A Rowland for your Oliver

We think you've justly earned;
You sent us each a valentine,
Your gift is now returned.
We cannot write or talk like you;
We're plain folks every one;
You've played a clever trick on us,
We thank you for the fun.
Believe us when we frankly say
(Our words, though blunt are true),
At home, abroad, by night or day,
We all wish well to you.
And never may a cloud come o'er
The sunshine of your mind;
Kind friends, warm hearts, and happy hours,
Through life we trust you'll find.
Where'er you go, however far
In future years you stray,
There shall not want our earnest prayer
To speed you on your way. . .
The History of Valentine Cards

It seems that the writing of special notes and letters for Valentine’s Day gained widespread popularity in the 1700s. At that time the romantic missives would have been handwritten, on ordinary writing paper.

Papers made especially for Valentine greetings began to be marketed in the 1820s, and their use became fashionable in both Britain and the United States. In the 1840s, when postal rates in Britain became standardized, commercially produced Valentine cards began to grow in popularity. The cards were flat paper sheets, often printed with colored illustrations and embossed borders. The sheets, when folded and sealed with wax, could be mailed.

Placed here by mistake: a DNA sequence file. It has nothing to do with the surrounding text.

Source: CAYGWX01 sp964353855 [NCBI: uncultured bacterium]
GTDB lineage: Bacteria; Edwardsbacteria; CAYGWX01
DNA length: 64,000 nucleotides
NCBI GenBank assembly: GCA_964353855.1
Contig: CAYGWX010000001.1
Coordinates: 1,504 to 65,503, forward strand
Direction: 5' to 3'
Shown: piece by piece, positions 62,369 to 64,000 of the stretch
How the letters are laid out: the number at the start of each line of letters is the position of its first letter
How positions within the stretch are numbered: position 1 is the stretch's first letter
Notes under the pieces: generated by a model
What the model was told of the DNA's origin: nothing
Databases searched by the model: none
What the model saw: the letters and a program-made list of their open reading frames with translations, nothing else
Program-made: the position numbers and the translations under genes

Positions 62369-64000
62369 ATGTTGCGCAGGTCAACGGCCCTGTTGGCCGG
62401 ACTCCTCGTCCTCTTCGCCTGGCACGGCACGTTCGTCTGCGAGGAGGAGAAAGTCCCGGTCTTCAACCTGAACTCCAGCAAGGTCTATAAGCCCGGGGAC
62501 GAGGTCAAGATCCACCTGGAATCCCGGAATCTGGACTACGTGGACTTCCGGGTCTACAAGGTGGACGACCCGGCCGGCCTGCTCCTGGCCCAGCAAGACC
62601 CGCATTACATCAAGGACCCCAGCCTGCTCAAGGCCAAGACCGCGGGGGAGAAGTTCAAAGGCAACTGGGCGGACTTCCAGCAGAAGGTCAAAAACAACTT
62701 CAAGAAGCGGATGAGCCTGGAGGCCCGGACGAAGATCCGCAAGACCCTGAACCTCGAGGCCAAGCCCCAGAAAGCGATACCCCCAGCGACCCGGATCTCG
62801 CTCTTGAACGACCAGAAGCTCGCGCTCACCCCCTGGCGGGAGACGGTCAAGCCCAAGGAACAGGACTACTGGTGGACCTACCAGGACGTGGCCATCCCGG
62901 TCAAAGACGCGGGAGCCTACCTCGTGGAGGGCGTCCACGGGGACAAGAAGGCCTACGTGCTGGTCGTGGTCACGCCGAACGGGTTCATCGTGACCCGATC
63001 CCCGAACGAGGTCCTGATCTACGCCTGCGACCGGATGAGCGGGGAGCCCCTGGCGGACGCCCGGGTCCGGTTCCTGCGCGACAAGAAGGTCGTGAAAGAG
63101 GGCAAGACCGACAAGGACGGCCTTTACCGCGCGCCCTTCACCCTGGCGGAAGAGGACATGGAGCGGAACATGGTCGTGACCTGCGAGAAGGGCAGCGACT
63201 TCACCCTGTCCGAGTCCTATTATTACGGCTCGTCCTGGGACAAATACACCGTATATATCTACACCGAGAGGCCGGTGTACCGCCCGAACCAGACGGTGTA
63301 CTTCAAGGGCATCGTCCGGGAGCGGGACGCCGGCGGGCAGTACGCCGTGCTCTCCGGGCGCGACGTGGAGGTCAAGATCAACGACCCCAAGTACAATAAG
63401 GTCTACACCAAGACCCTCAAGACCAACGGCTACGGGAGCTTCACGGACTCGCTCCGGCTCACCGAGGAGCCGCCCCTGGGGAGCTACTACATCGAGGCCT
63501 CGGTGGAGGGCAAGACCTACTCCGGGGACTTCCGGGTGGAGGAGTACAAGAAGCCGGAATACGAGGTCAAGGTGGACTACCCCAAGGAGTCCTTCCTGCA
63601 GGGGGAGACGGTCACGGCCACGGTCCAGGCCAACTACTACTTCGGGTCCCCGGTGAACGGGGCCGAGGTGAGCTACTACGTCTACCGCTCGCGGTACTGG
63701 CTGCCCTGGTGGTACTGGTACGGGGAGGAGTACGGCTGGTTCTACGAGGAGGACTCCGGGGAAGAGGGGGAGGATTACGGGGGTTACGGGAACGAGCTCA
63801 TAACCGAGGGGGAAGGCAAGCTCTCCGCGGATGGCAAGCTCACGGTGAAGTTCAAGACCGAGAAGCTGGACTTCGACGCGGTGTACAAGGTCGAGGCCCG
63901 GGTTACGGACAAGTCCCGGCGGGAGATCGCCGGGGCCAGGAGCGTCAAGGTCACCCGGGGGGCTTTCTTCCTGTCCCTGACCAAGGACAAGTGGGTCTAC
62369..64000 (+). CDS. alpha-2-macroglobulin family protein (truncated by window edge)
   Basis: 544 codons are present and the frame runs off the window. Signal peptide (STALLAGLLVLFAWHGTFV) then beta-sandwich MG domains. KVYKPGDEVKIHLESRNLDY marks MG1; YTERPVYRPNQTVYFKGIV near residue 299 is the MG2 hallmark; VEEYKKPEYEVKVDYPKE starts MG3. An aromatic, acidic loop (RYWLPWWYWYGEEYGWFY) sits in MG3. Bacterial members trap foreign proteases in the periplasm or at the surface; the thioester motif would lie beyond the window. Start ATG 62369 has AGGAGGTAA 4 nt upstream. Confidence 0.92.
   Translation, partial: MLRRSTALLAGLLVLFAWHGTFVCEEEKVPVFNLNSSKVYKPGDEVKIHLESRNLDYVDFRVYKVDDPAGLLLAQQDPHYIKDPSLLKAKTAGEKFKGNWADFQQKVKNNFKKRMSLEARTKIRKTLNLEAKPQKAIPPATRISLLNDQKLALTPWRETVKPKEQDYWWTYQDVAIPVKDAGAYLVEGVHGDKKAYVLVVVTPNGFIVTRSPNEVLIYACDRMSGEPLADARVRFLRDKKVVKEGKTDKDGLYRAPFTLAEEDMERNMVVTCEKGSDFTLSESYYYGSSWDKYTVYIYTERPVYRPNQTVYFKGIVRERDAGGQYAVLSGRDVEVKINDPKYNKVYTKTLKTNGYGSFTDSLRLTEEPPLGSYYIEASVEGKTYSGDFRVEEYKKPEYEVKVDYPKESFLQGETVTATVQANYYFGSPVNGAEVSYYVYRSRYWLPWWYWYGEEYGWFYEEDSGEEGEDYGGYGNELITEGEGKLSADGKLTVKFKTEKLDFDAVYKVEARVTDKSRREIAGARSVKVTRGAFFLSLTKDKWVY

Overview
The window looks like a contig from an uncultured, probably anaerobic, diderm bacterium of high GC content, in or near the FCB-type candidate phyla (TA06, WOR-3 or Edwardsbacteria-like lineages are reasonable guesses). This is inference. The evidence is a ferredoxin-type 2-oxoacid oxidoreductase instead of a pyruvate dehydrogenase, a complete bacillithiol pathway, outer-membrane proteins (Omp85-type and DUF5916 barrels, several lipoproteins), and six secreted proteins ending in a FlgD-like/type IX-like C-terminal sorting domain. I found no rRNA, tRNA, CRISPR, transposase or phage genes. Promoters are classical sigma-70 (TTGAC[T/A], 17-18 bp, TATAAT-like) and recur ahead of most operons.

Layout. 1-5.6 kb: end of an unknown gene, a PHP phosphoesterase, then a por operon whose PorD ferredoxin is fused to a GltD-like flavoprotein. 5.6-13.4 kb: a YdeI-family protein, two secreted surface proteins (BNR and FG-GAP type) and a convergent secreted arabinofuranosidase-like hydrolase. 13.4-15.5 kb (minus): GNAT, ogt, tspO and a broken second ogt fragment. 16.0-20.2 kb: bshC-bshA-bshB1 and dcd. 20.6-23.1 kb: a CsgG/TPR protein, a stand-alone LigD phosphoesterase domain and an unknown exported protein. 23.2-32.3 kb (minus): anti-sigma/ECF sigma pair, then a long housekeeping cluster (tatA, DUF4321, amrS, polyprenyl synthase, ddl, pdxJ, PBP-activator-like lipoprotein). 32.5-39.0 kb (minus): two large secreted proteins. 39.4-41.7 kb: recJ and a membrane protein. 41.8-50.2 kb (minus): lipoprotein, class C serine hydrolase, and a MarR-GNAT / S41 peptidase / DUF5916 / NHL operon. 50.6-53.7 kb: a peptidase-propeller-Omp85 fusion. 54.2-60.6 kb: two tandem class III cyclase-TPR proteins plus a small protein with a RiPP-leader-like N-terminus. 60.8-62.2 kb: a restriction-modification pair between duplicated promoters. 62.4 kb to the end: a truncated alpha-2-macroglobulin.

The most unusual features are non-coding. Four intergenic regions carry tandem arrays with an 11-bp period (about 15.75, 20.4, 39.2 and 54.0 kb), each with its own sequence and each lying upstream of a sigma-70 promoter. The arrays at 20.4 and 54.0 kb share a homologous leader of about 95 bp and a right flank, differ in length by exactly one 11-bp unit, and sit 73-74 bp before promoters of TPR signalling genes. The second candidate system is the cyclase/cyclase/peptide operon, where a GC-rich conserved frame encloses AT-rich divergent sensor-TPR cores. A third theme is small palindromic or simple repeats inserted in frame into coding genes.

The legendary British illustrator of children’s books, Kate Greenaway, designed Valentines in the late 1800s which were enormously popular. Her Valentine designs proved sold so well for the card publisher, Marcus Ward, that she was encouraged to design cards for other holidays.

Some of Greenaway’s illustrations for Valentine cards were collected in a book published in 1876, Quiver of Love: A Collection of Valentines.

By some accounts, the practice of sending Valentine cards fell off in the late 1800s, and only revived in the 1920s. But the holiday as we know it today firmly has its roots in the 1800s.

Victorian Valentines Could Be Works of Art
Read more about: Kate greenaway.
Read all about   Valentinesday

The Parlour

The Parlour



Charlotte Bronte